See your doctor. This is a problem that necessitates a face-to-face meeting with your doctor. This will allow him/her to examine you, ask specific questions. And possibly order tests to find out what's wrong and what to do to help you.
Control, but no cure. Blepharitis is a chronic condition affecting probably half the world's population! It has not cure but is relatively easy to control by a warm compress to the eyelids followed by scrubbing horizontally with a q-tip wet with hot water and containing a tiny drop of baby shampoo followed by rinsing. Once a day.
Depends on what type of. Blepharitis you have. Most blepharitis benefits from having warm compresses applied, not hot. These warm compresses can be used up to four times a day for about 5 to 10 minutes. This tends to help reduce crusting, gooeyness, and helps open the meibomian glands to lubricate the eyes to create a better tear film. If it's due to ocular rosacea, then that must be treated first along with the compresses and lubricating drops.
Blepharitis. Blepharitis, or inflammation of the eyelid margins, may be seborrhoeic, staphylococcal, mixed, posterior or meibomitis, or parasitic. So treatment is specific to the cause. The most common cause is oil build up around the base of the eyelashes. Use hot compresses for ten minutes followed by milking the oil out of the glands. Scrub the lid margin with a Q-tip dipped in diluted baby shampoo.
Treat the blephariti. The puffy eyes are the product of the blepharitis so treatment of that is important. Discuss the best pathway with your ophthalmologist and when that works, the puffiness will go away.
Puffy Eye Treatments. There are two types of puffy eyes. Some people have extra fat under their eyes. That is usually treated with surgery (some times fillers can be used in your cheeks insead). The other type of puffy eyes is from swelling. That can be cause by eye allergies (do your eyes itch). If you have allergies an otc drop like Pataday may help. It also is very helpful to cut down on the salt in your diet.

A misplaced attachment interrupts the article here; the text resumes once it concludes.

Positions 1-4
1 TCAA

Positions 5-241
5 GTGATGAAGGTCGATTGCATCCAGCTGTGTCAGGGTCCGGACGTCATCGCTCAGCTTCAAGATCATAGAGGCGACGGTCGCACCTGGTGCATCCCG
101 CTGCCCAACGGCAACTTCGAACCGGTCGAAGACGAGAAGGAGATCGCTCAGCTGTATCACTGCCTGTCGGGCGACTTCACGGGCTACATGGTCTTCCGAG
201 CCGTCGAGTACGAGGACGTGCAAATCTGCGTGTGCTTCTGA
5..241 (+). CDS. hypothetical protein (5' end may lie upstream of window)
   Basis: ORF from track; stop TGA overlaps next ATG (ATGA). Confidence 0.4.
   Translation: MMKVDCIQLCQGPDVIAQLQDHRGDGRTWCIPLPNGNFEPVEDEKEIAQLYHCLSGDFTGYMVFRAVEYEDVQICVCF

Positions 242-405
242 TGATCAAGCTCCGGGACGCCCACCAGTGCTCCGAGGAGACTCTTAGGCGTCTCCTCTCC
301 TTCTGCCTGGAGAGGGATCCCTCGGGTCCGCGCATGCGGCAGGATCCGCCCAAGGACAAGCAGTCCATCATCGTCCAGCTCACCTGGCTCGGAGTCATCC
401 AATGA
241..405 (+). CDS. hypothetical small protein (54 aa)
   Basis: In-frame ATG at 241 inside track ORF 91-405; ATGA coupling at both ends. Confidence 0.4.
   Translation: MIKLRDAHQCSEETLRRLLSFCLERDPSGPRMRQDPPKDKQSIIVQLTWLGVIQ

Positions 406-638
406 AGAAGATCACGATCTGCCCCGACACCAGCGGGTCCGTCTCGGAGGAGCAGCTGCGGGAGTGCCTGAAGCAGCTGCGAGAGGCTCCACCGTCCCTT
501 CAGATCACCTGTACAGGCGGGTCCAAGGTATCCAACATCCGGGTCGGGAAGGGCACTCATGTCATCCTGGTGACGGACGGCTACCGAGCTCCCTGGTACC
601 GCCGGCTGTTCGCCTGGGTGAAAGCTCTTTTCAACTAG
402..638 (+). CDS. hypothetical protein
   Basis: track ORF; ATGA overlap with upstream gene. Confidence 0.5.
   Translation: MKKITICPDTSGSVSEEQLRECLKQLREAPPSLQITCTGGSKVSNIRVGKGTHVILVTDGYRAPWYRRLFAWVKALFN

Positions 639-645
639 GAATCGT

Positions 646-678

Not curable. But treatable and controllable. See an ophthalmologist for management.
Yes. It requires diligent, at least daily, "scrubs" of the lashes and eye lid margins with baby shampoo (or commercially available small impregnated gauze pads) and use of warm wet compresses. Topical and/or systemic antibiotics may also be necessary.
Treatment, yes. This is a chronic condition that requires daily attention there are numerous treatments/therapies, but no "cure" that will make it go away forever.
Maybe. This is strictly dependent on the type and reason for the blepharitis.
Blepharitis. Your blepharitis, a common inflammation of the eyelids, may lead to keratitis or blepharoconjunctivitis (infection). Remedies often involve hot compresses, lid hygiene with a wash cloth and diluted baby shampoo, gentle massage of the eyelids with the warm wash cloth, and occasionally antibiotic ointments or drops like azasite, and if severe, a combination of an antibiotic and steroid. May use tears.
The best treatment to get rid and the best medicine for blepharitis? In the edge where's my lashes grow n eye corner itch and the lashes fall down.
Blepharitis. There are different causes of blepharitis - infectious, allergic, etc. To provide you the best treatment suitable to your case, you will need to discuss it with a doc.
Warm compresses. Lots of treatment for blepharitis and many require a prescription, but start with plain old warm compresses for 5 minutes a day. It is usually very effective.